I just bought a jug of the name brand, from Aldi, for $2.49, the price it has been lately. Even assuming this price is temporary, I've never seen it go above $2.79. Inside the “jug” are 128 oz. of tea, which equals one gallon. As you can see from earlier in my post, a 64 oz. bottle of Aldi's version costs $1.49; doubled, that means a gallon of Aldi's version would run you $3, which is more than I've ever seen a single gallon of the name brand stuff go for there. As you can see, while the flavor is every bit as good as the name brand, you're also paying a higher price.

Now, I know things like this aren't always cut and dry, so while the above math is correct, it might not make sense for everyone. For example, smaller households might not have enough people that can drink an entire gallon, in which case paying a little bit more (in the long run) for this, would make more sense than spending more for a gallon and wasting half of it. I get that. And even so, it's not like $1.49 is a ridiculous price to begin with, for 64 ounces of liquid refreshment. But for me, it makes much more sense to stick to the name brand, at least as long as Aldi will continue to offer it for such an affordable price.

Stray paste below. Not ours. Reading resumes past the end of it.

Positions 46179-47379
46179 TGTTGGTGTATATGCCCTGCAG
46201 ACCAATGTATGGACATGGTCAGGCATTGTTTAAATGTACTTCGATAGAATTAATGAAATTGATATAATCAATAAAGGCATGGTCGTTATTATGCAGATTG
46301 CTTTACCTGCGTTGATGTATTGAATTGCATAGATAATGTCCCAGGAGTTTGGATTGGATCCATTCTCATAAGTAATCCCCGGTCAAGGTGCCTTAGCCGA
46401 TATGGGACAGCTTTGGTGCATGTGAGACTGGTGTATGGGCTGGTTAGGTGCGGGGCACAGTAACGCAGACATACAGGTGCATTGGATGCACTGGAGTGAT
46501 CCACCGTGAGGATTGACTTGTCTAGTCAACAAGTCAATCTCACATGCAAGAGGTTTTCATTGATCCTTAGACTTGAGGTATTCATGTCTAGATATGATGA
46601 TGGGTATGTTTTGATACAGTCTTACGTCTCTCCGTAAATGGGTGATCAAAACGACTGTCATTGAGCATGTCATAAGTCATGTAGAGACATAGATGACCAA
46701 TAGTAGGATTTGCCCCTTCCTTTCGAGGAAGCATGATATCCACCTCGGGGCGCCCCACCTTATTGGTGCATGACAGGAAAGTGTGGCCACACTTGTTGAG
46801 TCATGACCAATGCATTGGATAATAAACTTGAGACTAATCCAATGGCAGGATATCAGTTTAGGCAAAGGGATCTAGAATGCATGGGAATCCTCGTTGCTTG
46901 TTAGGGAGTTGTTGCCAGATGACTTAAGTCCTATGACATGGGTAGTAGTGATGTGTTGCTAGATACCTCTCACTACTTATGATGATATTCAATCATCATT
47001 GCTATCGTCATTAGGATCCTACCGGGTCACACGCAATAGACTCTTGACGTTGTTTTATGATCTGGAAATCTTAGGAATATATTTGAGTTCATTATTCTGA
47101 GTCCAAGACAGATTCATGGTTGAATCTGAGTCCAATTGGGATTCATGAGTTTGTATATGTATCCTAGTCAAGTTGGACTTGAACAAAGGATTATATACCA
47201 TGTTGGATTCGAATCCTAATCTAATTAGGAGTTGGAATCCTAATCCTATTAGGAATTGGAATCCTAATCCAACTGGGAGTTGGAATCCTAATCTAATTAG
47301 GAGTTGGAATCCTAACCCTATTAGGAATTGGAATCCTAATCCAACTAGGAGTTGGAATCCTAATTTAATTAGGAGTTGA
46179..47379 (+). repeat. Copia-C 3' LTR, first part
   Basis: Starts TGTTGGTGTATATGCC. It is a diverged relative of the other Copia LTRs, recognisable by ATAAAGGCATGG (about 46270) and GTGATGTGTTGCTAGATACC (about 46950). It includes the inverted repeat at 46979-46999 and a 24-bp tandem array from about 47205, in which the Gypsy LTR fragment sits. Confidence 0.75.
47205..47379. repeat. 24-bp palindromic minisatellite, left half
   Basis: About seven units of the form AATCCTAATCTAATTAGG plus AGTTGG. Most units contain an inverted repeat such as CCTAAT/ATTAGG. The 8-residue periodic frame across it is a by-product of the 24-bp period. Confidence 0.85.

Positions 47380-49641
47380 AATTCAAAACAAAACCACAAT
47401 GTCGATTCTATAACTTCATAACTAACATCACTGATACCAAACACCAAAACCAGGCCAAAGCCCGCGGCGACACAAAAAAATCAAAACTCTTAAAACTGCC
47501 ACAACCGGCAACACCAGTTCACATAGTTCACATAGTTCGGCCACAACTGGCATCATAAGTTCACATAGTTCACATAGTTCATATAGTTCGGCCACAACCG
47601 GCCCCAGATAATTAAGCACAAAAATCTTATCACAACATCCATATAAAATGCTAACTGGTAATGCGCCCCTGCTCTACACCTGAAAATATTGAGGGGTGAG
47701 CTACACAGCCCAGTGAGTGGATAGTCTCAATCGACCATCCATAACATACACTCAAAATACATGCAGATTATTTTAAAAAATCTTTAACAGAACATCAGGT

Overall: 5/10. This is another review where I'm put in a quandary: this is almost an exact knockoff of the popular iced tea/lemonade mixture made my a company that shares the same name as a state in the U.S. (hint: it begins with the letter “A”). The only problem is, at least at our Aldi, they actually offer gallon jugs of the name brand stuff, for just $2.49. Nature's Nectar's 64 oz. bottle is $1.49, meaning the name brand is a whole 50 cents cheaper, per gallon. Still, it's a sloppy business model for Aldi to undercut themselves, and why they even offered this as a Special Buy defies all logic. I guess if your local Aldi doesn't carry the national brand version of this, then this might be a pretty decent deal. Ditto for smaller households that can't drink an entire gallon before it expires. For the rest of us, though, it's probably a better idea to just stick to the name brand, since it's less expensive to begin with.